Submitted. In advance of World Immunization Awareness Week, Fraser Health is reminding the public about the importance of ensuring immunizations of both adults and children are up-to-date. World Immunization Awareness Week aims to promote one of the world’s most powerful tools for health – the use of vaccines to protect, or “immunize”, people of all ages against disease.
Immunizations work by introducing a small amount of a weakened or dead disease germ into the body; these cause the body to build antibodies to fight the germ, which creates immunity from the disease itself. The only other way the body can make antibodies to ward off disease is by actually suffering from the illness itself, which is far more dangerous than receiving a vaccine. Contrary to common misconception, vaccines do not cause illness or death. They are developed in accordance with the highest standards and are continually monitored for safety and effectiveness.
“Vaccines are one of the most effective ways for people of all ages to protect themselves against serious illness and the spread of disease. Without them, the public is vulnerable to life-threatening illnesses that often have no medical treatments. It is vital to protect yourself and your family from the risk of serious illness, disability or even death by getting vaccinated.” –
Dr. Paul VanBuynder, Vice President, Public Health and Chief Medical Health Officer, Fraser Health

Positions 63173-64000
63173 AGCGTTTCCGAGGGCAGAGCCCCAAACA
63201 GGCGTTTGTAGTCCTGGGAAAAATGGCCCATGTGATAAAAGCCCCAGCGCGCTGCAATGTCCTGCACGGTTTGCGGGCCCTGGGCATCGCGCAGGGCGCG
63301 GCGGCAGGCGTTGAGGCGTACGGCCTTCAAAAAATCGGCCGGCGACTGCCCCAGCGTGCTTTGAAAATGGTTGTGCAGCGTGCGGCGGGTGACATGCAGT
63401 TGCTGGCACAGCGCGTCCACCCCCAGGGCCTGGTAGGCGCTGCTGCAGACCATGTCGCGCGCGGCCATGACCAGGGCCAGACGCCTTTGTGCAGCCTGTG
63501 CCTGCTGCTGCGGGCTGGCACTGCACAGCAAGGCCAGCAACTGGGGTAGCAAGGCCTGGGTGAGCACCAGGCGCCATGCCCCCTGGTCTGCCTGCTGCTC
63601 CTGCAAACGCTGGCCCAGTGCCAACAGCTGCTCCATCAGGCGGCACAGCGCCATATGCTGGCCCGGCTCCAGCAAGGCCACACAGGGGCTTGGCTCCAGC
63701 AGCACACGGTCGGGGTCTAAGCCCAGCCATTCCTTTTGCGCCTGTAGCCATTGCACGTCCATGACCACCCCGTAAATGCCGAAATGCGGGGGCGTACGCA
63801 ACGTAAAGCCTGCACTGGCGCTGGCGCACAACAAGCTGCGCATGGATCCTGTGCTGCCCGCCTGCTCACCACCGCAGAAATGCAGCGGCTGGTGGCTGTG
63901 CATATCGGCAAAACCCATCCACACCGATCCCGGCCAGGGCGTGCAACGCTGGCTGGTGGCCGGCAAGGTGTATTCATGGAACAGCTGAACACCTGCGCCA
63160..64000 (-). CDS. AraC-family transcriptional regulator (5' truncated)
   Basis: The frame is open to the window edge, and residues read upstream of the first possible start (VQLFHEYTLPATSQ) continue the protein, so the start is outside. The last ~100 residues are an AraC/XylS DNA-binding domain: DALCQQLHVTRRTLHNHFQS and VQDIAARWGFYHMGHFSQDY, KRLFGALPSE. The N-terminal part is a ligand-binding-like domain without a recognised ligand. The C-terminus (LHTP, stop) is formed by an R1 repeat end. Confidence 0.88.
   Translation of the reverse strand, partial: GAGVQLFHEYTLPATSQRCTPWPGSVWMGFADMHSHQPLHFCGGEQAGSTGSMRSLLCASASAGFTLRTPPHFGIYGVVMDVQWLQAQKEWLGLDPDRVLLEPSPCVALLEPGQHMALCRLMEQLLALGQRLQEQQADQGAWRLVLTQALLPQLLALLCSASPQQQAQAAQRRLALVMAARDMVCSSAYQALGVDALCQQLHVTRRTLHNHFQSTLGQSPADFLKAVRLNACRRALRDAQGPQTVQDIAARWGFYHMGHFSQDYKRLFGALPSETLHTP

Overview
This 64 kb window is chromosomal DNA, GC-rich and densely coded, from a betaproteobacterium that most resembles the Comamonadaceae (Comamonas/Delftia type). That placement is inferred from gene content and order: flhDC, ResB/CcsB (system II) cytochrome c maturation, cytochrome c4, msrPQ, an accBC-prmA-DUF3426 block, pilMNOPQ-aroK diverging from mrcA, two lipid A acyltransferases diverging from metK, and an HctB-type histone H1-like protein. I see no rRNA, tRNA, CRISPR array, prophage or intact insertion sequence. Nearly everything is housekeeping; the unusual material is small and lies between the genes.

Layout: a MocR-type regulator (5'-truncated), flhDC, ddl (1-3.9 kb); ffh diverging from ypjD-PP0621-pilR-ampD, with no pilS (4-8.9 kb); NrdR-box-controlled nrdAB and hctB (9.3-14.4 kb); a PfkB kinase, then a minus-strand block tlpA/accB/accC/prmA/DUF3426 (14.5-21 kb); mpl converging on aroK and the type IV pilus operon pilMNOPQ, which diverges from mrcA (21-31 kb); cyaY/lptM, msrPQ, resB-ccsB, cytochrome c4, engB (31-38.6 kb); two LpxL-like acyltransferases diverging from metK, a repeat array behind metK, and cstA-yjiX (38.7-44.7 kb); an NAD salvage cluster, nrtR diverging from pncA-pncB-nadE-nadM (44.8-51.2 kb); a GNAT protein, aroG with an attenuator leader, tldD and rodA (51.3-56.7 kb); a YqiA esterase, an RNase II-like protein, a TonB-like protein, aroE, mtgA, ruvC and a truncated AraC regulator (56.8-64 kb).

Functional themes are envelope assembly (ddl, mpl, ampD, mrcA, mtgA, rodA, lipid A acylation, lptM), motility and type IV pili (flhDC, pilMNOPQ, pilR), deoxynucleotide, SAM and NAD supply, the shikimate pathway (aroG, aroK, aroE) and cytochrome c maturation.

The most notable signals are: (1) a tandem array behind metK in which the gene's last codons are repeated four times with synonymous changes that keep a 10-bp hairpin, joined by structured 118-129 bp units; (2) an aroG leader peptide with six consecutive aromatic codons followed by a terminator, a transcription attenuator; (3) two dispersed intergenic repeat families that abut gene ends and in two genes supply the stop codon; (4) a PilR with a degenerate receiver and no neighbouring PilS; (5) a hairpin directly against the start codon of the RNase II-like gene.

According to the World Health Organization, immunization is one of the most successful and cost-effective health interventions that prevent people from acquiring diseases that can cause serious illness, disability or even death. One hundred years ago, infectious diseases were the leading cause of death worldwide. In Canada, they now cause less than 5% of all deaths – thanks to immunization programs across the country. However, vaccine-preventable diseases do still exist in other parts of the world and can be brought into Canada through travel. Therefore, it is vital for all people to ensure their immunizations are up-to-date. Although antibodies remain with us for many years, our bodies sometimes require helper – or booster – shots, to remind the system how to fight off a particular germ. For instance, a Tetanus booster is required every 10 years.
Immunization saves lives. Protect yourself and the people around you. Make sure immunizations are up-to-date for you and your family. Contact your family physician or your local public health unit.
About Fraser Health
Fraser Health provides a wide range of integrated health services to the largest and fastest growing population in B.C. The health authority is committed to improving the health of the population and the quality of life of more than 1.7 million people living in communities from Burnaby to White Rock to Hope.